The ConnectEd program is intended to empower students to explore and expand their interests. (Contributed image)

Audrey Martin, a first-year student, has taken multiple ConnectED courses, including Intro to Anthropology, Human Societies and Globalization, and U.S. Government. Martin, who has not yet declared a major, learned about the website through an email she received from VCU over the summer.

“It was pretty smooth,” Martin said of her experience using the site to find classes that interested her.

She went over the classes on the list with her adviser over the summer and found the process to be straightforward.

“The anthropology class has helped me a lot to figure out what my major is [going to be],” Martin said. “I’m actually trying to differentiate between anthropology and sociology as majors, because we didn’t have classes like that in high school – what that entails and what it means. So that class has been really helpful and pretty interesting. We have a really good professor who for a lot of our projects lets us explore whatever we’re most interested in.”

The ConnectED program aims to expand students’ horizons whether they come to college knowing exactly what they want to study or, like Martin, are still figuring it out. Here are four key things to know about the redesigned program:

  1. Classes are cross-disciplinary.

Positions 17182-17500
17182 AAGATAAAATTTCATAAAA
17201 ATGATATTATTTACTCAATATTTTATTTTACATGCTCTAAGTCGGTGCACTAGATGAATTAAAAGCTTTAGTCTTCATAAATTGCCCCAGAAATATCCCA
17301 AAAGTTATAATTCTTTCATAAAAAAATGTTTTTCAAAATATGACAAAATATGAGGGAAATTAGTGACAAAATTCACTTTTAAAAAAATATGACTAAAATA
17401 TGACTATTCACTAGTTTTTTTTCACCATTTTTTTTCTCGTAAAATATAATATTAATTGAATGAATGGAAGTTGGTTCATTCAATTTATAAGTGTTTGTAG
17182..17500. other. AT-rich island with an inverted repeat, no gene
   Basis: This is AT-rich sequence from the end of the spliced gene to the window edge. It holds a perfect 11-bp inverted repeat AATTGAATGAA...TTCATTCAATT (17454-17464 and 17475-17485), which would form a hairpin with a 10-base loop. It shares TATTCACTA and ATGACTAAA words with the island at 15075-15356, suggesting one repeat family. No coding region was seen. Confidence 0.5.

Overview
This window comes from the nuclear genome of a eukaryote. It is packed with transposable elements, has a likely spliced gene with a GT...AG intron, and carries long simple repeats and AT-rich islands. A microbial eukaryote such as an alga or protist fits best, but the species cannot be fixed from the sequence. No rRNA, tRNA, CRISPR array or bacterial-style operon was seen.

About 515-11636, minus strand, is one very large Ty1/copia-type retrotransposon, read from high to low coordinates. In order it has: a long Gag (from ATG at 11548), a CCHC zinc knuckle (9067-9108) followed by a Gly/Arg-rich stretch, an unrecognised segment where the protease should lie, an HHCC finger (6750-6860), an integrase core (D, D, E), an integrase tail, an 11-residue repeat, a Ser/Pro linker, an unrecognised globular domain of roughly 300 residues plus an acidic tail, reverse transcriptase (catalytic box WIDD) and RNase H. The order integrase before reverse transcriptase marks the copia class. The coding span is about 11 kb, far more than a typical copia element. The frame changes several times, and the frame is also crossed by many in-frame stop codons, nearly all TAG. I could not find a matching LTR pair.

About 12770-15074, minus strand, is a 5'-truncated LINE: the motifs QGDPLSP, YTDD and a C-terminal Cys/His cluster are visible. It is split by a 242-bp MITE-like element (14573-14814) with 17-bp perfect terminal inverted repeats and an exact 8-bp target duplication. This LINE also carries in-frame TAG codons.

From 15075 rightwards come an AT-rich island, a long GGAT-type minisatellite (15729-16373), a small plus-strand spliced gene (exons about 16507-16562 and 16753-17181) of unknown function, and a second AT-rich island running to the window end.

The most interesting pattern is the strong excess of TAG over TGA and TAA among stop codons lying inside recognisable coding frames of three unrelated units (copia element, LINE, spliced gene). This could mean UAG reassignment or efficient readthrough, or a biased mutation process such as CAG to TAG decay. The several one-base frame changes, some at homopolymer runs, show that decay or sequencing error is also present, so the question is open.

Students from various disciplines can take a diverse mix of classes outside of their chosen academic field for exposure and enjoyment. The Areas of Inquiry classes, for instance, are divided into four sections: global perspectives; scientific and logical reasoning; creativity, innovation and aesthetic inquiry; and diversities in the human experience. Examples of the classes offered in those areas include Culture, Diversity & Communication in Health Care Settings; Seeing, Playing, Deciding – This is Math?; Dance in Hollywood; and Building a Just Society.

  1. The ConnectED website is a one-stop shop.

Explore connected.vcu.edu for course options, program structure and the nitty-gritty details of how many credits are required and in what areas. The site is chock full of the information that first-year students need to know about VCU’s general education requirements, and there’s also a section with detailed information for faculty.

  1. Courses have real-world applications.

Subject matters for the courses are carefully selected and crafted to connect to students’ lives – including classes such as Banned! Art & Controversy, Disease and Human Ancestry, Race and Racism in the United States, and Confronting Climate Crisis.

  1. Students are in the driver’s seat.

The ConnectEd program is intended to empower students to explore and expand their interests. The website is designed to be accessible, with student-facing material that students can access and navigate on their own so they can research classes and plan their course loads, while understanding the general education requirements. Students should still go to their advisers to navigate the process. “Ask questions and take ownership of your education,” Pallo said.